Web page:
The following blog entry is written from a defendant’s position as trial approaches. Reviewing this kind of briefing should help potential plaintiffs and clients better understand how parties in personal injury cases present such issues to the court.
(Please note: the names and locations of all parties have been changed to protect the confidentiality of the participants in this medical malpractice/brain injury case and its proceedings.)
It is worth noting that situations similar to those described in this case could just as easily occur at any of the healthcare facilities in the area, such as Kaiser, U.C. Davis Medical Center, Mercy, or Sutter.
In Burciaga, the Court first determined that an emergency situation, as envisioned by § 2395, existed, as the newborn was in respiratory distress and in need of emergent care. Burciaga, supra, at 714. Next, the Court stated that, unlike other Good Samaritan statutes, California’s Good Samaritan Law applies to emergencies both within and without a hospital. Burciaga, supra, at 715-716. Further, §§ 2395 and 2396 are not limit[ed] to only those physicians treating patients outside the scope of the physicians’ specialties. Burciaga, supra, at 716. The heart of the application of the Good Samaritan statutes is the inquiry whether a duty of professional care pre-existed the emergency. Burciaga, supra, at 716. The Court concluded that defendant pediatrician owed no duty to the plaintiff newborn as he was not the pediatrician’s patient, and his obstetrician did not regularly refer patients to defendant pediatrician.
In the instant case, Dr. White was called by plaintiff Amy Brown’s obstetrician to emergently treat her following delivery. At that time, Amy Brown was blue and not breathing, and in obvious respiratory distress. As such, an emergency existed. Further, plaintiff Amy Brown was not Dr. White’s patient, nor had he ever treated her before. Dr. White was only available to treat plaintiff Amy Brown because he was present at XYZ Hospital treating his own patients. Thus, Dr. White’s treatment of plaintiff Amy Brown falls squarely within the bounds of the Good Samaritan Defense. As such, Dr. White cannot be liable for plaintiffs’ damages.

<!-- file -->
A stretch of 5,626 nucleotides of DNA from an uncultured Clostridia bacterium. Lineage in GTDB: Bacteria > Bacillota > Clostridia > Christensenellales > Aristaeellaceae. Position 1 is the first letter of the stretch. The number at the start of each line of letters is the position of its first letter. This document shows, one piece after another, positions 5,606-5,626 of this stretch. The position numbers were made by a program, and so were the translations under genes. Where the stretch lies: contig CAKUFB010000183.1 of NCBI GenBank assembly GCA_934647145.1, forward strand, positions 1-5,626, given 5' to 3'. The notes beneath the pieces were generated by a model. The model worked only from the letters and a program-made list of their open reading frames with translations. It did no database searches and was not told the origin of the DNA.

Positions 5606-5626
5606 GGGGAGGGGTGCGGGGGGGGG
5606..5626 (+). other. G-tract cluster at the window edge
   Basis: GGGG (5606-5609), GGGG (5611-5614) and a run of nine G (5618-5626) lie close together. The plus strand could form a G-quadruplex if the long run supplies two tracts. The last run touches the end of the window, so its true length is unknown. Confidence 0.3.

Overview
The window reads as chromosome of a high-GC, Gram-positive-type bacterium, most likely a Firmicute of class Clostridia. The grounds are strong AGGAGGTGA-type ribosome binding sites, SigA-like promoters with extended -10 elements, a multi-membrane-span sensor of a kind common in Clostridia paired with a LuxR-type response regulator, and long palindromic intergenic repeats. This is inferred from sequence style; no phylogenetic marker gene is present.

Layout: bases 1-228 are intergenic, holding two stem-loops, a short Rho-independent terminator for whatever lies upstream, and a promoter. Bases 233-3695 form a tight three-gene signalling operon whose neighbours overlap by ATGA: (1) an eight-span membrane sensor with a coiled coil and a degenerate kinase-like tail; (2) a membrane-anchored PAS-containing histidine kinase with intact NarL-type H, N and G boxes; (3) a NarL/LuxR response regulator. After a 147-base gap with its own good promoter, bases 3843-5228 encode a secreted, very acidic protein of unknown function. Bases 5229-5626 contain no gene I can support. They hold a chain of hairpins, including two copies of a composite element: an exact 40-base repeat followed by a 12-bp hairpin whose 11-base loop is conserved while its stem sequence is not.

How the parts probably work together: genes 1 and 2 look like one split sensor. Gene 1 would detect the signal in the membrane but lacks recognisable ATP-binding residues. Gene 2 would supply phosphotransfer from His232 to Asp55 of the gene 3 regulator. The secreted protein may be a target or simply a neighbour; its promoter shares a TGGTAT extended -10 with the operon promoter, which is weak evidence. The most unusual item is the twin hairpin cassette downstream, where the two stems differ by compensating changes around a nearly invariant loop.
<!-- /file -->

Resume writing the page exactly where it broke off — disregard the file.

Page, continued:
Accordingly, defendant Stuart White, M.D., is entitled to summary judgment.
The care and treatment rendered by defendant Stuart White, M.D. to minor plaintiff Amy Brown, at all times, complied with the applicable standard of care. Moreover, Stuart White, M.D.’s care in no way caused, or contributed to, any of plaintiff’s alleged injuries or damages. In addition, Stuart White, M.D. cannot be liable for plaintiff’s damages pursuant to California’s Good Samaritan Law, California Business & Professions Code § 2395 and § 2396. For these reasons, it is respectfully submitted that summary judgment be entered in favor of defendant Stuart White, M.D. and against plaintiffs.
For more information you are welcome to contact Sacramento personal injury lawyer, Moseley Collins.